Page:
Twitter IPO

Twitter IPO Date: 15 November

For those of you who are interested in the markets will not be unaware of the impending Twitter IPO. The IPO date has now (supposedly) been leaked at 15th November at a price range of between $17-$20. As such, I thought it was time to share my analysis and advice as to whether you should try to invest in the Twitter IPO.

Twitter Problems

The first thing to mention is that Twitter has not made a profit since inception. It has lost money every year in the six years  since it's inception.

Secondly, Twitter has 215 million users and yet it struggles to convert all those users into profits. It isn't clear whether the potential smartphone market of 1.2 billion users will also become Twitter users, providing a natural revenue boost. Making serious profits from Social Media advertising is a fairly new and untested market with mammoth players such as Google, Facebook, and Linked'In as competitors.

Twitter IPO Pros

Ignoring the lack of profit for the time being, it should be noted that the revenue growth numbers are impressive. In 2010, the Company was making $25 million, in 2011, $100 million, and by 2012, $350 million. This year the Company looks set to double that again to $700 million. These are impressive growth figures and with news out yesterday that Facebook was able to grow its revenues in the current year by 60%, only increases the potential for Twitter to follow suit, potentially increasing its revenues to over $1 billion by next year.

It is very difficult to value a company that makes no profit. As such, one of the simpler valuation techniques is to look to other similar Companies that are already traded in the market place. If we look at Facebook, the Company is valued at about $100 billion. Twitter is currently being valued at the higher end, at $12 billion, almost one tenth of the value of Facebook. Furthermore, Twitter is being valued at about one third of the value of Linked'In. Linked'In is currently valued at about 150 times revenue, Facebook at a rough 50 times revenue. At the current potential valuation, Twitter will be worth about 17 times revenues. This would appear cheap relative to other Social Media Companies.

Twitter also seems to be better embedded within it's own niche market. It is widely used by celebrities and the wider media alike, rather than other Social Media Companies which seem to depend on usership of regular people. Twitter, on the other hand should be able to establish itself a little more firmly if it associates itself with established media arms.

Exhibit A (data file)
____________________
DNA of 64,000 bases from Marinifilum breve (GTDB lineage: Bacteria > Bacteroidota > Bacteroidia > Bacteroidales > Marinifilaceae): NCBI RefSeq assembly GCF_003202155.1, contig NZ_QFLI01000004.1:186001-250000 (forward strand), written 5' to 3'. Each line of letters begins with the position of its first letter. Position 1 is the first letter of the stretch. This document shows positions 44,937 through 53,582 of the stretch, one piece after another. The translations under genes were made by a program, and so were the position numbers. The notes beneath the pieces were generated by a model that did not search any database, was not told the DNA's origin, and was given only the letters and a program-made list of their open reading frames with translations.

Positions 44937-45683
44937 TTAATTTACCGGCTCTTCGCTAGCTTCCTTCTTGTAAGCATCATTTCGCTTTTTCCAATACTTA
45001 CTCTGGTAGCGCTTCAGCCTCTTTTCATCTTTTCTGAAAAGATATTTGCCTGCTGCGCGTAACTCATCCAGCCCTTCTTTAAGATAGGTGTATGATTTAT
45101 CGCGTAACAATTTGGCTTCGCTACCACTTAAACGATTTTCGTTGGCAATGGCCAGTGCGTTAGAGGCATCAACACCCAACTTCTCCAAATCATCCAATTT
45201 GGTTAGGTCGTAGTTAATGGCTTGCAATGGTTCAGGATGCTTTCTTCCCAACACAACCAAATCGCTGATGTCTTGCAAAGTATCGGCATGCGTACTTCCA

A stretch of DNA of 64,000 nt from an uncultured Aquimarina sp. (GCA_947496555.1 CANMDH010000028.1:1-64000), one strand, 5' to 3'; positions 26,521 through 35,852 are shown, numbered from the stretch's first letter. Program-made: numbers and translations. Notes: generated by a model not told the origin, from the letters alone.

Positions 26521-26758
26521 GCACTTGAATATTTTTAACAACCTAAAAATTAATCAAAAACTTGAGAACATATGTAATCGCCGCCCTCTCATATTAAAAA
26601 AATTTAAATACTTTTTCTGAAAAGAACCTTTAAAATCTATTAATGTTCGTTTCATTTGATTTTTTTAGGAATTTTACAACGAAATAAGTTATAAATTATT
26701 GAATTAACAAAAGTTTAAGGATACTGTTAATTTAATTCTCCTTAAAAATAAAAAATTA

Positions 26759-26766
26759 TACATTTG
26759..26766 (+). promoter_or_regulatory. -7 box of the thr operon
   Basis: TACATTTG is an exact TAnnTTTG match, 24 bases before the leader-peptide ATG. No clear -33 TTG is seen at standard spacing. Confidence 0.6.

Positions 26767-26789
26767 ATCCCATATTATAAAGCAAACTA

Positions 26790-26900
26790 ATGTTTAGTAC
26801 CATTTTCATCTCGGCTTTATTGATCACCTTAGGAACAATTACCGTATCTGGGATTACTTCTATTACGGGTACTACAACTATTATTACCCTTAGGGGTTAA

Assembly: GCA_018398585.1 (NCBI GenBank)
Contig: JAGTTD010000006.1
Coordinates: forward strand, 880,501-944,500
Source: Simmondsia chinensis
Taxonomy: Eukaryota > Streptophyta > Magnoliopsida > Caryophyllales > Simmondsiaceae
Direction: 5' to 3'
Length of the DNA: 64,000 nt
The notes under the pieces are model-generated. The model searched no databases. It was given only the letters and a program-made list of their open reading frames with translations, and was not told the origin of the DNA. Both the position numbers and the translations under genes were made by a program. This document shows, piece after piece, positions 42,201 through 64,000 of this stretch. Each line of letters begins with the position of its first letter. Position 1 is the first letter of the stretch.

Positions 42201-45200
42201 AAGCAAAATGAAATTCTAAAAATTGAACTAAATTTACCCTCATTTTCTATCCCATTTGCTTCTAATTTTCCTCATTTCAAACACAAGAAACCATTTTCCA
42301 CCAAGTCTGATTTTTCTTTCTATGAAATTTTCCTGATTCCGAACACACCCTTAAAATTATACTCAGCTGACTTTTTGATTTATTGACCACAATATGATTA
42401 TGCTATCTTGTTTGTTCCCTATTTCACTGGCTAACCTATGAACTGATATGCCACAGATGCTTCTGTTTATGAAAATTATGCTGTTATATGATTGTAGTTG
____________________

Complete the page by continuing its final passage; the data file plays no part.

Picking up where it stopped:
Twitter Investment

Should you invest in Twitter? If you only invest for dividends, forget it in the short term. Whilst the Company generates cash, it's losses will prevent it from paying any dividends for the next few years. If you are looking for an income from your shares then Twitter should e avoided.

If you are able to find a broker who can get you the shares upon IPO inception then I think the shares are definitely worth a place in a portfolio. With all the hype, it should definitely increase in value over the next year from its origins of $12 billion. 

However, if you are only able to purchase the shares after they enter the market and are already being traded, I would only buy if the price falls within the first few weeks. If the price rises then DON'T try to ride a wave up, you will only drown. If the price rises then you've probably missed the opportunity to make money.

Twitter - My Investment Plan

So, I'm currently in the process of trying to find a broker who will be able to deal in the Twitter IPO. Failing that I will aim to have about £4,000 ready in a stocks and shares trading account ready to buy if the price falls below it's IPO value.

Good luck. Feel free to share your thoughts below.

Do you like what you've read? Tell your friends by sharing it with one of the buttons below. Please post this to Facebook or Tweet it to help your friends and family. Feel free to send me an email (mrmoneybanks<at>multimillionaireroad<dot>com), find me on twitter @millionairer0ad or comment. Whether good or bad, I want to hear from you all.

How to become Rich: Starting a family

If this is the first article that you're reading in the How to become Rich series then I encourage you to go back and read The Basics first.

Before starting this article I would like to recognise that not everyone wants to start a family. However this article is not only covering those who wish to have children and how to financially prepare for  their arrival and upbringing but is also relevant to people who wish to marry or cohabit. It aims to look at how cooperation between people and families can have large financial benefits. For those who are not interested in sharing a life with other people then I'm sure you will find some other articles in the series more relevant.

Cohabiting/ marriage